Dramaquill's All Things Writing

July 13, 2008

You never know who may be reading what you’ve written

When I first started subbing out my work, I listened to the advice of more experienced writers as I worked on getting some clips in my portfolio:  Start with smaller publishers/publications first.

So, that’s what I did.

Although I had more rejections than acceptances at first, it wasn’t long before I was able to get a few articles accepted, for pay, by ezines and websites.  I also cracked some of the smaller children’s magazines and ezines, allowing my first kidlit poems a chance to be read by a wider audience than the children at our studio.

I’m thankful that a lot of these smaller publishers accept work on its merit, rather than the reputation or publishing record of the submitter.  If it weren’t for them, would any of us newbies ever get our feet in the door?

More recently, as many of you know, I’ve turned my focus to two areas.  One, my first adult suspense novel and two, writing plays for our drama students.  I’ve managed to sell some of my playscripts to middle school drama clubs and children’s programs at some smaller professional theatres.  I’m working on my novel’s final revision so it can start making the rounds with agents and editors.

But last week, to my surprise, I received a very interesting email from an editor of Writer’s Digest books.  It seems that he is putting together a new “market” book and wanted to know if I still had rights to an article he’d read online. 

I was amazed.

I was also fairly certain I hadn’t sold anything other than the electronic rights to this article in question, so I checked.  Yes, I still had all other rights.  So, I emailed him the exact information and he responded with an offer to include my article in Writer’s Digest’s newest market book, coming out in December of this year. We are currently in the process of doing some tweaking and negotiating the contract.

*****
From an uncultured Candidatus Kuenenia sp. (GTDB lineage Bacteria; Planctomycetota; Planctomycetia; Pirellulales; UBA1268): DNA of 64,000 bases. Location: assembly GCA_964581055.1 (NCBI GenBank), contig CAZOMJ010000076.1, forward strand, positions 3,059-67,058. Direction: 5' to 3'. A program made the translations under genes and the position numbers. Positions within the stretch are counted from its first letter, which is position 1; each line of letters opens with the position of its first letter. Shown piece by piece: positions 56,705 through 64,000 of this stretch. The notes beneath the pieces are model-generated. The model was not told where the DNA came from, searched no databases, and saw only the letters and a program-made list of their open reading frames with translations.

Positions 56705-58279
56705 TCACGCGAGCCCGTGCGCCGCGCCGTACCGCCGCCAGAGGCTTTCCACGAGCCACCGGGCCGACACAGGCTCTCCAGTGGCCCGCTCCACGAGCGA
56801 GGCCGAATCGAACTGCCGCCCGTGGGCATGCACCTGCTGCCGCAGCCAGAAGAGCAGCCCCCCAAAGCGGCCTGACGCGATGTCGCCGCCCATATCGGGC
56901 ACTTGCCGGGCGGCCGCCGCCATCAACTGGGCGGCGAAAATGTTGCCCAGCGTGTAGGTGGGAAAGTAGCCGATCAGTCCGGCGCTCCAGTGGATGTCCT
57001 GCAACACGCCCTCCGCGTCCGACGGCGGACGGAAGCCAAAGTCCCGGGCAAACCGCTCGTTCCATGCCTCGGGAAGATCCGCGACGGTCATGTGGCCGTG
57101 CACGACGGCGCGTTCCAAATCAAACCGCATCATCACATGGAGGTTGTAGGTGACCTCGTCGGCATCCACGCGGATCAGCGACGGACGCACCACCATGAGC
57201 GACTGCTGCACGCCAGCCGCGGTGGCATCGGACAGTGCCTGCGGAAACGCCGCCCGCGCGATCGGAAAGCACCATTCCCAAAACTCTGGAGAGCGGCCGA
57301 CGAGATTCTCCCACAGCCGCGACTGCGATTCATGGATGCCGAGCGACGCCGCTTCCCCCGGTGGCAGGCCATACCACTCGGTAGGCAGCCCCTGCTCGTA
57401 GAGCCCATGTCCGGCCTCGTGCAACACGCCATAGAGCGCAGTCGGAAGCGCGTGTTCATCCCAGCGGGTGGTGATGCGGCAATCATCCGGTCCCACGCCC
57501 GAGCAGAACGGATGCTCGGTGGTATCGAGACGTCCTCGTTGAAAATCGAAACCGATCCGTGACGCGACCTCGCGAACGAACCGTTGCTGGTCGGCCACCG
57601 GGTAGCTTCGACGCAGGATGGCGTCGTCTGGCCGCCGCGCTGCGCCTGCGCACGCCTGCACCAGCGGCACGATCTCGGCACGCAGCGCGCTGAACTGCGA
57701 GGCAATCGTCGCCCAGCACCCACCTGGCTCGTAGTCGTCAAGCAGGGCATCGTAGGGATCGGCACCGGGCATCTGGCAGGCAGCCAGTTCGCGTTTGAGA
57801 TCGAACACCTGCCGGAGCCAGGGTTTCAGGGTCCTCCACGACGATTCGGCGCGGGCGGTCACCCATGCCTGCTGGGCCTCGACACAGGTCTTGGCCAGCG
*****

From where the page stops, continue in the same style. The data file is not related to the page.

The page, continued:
I’ll publish more details once the contract is signed and everything’s a go for sure.

But this brings up two very interesting points about the power of the internet and having a web presence.

1.   
The editor told me they almost never reprint articles that were originally published online but my article caught his eye because of its appropriateness”
to the new book

2.   
This article was written back in 2000 and sold to a small online writing website ezine.  I had cracked a small market and was happy to have been accepted for publication.

And now, several years later, a piece I wrote for one of the smaller publishers is now going to debut with one of the biggest.

So always write with integrity and submit your best work.  You never know who may be reading what you’ve written.

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January 29, 2008

Is blogging really writing?

Blogs have become the latest craze on the internet.  People in all walks of life can create their own space online and post anything they are thinking about or want to share.

Some people use blogs as a way of communicating with friends and family.  Others use blogs as a means of self expression.  Still others blog in order to make new friends, acquaintances and maybe even find a romance.

So is that writing? 

Well, I’m not going to answer that – I’ll leave it up to you.

Instead, what I’ll say is that the blog has become a useful tool for writers of all kinds, from those published and highly successful (J.K.Rowling has a blog, for example) to those looking to get attention and maybe even possible representation.

One of the writers in one of my critique groups got asked to send a partial to an agent because of her blog.  (So a word to the wise – remember that whatever you say in your blog, it can be read by anyone.)

A lot of reputable writers have blogs and post everything from their ezines to markets, jobs, contests, articles, links and the latest news from the writing world.  And some of these bloggers have a fantastic following.

So is blogging really writing?

I guess I will answer my own question after all.  Of course it is. 

Is it professional writing?

You be the judge!

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